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Early Education Program Provides Long-Term Benefits for Low Birth Weight Infants

Early education programs for low birth weight children (2001- 2500 grams) in the first 3 years of life produce positive outcomes through age 18, according to newly published findings in the March 2006 issue of Pediatrics.

The report describes the 18-year follow-up to the Infant Health and Development Program (IHDP), a national research project involving low birth weight, pre-term infants in 8 cities across the U.S. The study found that the heaviest low birth weight children who received early preschool tended to have higher math and reading scores, and engage in less risky behavior, than those who did not participate in the program.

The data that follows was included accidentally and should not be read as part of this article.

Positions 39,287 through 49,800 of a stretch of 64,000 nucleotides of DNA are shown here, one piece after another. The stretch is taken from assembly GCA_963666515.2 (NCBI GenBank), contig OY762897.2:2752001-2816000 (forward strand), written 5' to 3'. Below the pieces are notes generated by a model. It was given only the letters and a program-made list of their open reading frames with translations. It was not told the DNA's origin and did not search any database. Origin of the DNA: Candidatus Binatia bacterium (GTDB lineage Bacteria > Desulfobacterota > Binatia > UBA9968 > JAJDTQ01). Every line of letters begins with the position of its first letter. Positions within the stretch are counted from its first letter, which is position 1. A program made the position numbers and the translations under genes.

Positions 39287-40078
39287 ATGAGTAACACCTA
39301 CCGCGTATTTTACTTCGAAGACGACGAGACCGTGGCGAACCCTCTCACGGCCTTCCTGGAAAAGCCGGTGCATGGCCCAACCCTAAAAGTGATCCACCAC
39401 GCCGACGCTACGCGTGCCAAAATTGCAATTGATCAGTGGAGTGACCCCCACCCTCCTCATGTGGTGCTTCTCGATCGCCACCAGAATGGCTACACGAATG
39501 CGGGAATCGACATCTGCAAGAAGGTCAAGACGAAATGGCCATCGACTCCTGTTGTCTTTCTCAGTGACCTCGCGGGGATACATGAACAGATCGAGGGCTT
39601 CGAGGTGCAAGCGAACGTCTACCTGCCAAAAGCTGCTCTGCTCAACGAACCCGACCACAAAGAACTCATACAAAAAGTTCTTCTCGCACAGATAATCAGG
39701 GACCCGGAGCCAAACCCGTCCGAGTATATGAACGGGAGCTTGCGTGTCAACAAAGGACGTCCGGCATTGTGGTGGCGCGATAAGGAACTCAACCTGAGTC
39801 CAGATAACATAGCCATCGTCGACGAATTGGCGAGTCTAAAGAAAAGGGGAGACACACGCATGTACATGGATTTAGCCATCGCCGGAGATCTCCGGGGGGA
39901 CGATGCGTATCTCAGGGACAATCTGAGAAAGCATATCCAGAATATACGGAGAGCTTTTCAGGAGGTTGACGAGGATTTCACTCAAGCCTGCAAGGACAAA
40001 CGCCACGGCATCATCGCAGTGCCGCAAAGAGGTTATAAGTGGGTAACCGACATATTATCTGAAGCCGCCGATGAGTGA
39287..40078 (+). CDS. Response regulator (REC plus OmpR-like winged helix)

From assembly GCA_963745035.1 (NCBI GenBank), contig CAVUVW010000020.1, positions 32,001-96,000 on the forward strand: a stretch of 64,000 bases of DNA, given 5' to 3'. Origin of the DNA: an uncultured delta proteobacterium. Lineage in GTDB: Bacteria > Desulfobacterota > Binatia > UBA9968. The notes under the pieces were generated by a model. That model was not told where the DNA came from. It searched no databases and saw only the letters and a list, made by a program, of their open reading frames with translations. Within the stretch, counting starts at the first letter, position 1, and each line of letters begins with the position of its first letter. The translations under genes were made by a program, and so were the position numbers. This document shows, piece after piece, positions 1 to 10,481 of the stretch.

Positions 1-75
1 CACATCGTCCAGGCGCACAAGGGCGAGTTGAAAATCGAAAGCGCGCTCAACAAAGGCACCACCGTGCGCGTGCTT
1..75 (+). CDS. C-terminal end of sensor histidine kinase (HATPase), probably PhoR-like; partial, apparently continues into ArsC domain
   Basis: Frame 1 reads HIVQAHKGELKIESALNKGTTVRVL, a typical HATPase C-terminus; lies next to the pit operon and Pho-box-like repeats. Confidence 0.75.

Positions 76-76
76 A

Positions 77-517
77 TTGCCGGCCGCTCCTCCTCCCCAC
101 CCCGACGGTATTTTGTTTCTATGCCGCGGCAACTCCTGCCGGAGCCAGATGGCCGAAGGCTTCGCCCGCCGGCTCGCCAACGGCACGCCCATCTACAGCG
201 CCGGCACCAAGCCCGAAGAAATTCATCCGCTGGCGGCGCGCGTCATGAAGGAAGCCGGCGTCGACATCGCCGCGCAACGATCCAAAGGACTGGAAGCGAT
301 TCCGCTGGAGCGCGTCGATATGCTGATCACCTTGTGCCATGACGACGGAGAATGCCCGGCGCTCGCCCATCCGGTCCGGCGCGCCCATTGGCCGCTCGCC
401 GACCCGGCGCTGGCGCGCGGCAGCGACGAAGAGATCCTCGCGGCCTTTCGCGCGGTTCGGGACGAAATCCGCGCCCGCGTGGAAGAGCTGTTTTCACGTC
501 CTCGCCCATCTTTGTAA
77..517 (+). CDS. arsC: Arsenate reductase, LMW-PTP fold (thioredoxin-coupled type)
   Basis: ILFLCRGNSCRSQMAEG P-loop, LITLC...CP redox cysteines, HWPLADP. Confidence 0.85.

"This study shows that providing preschool to low birth weight infants is a smart use of public resources, and in the long term, there are thousands of children who would reap the benefits," said Jeanne Brooks-Gunn, Ph.D., the Virginia and Leonard Marx Professor of Child Development and Education at Teachers College, Columbia University, and co-director of the National Center for Children and Families at the College.

This article appeared on Newswise on March 6, 2006.

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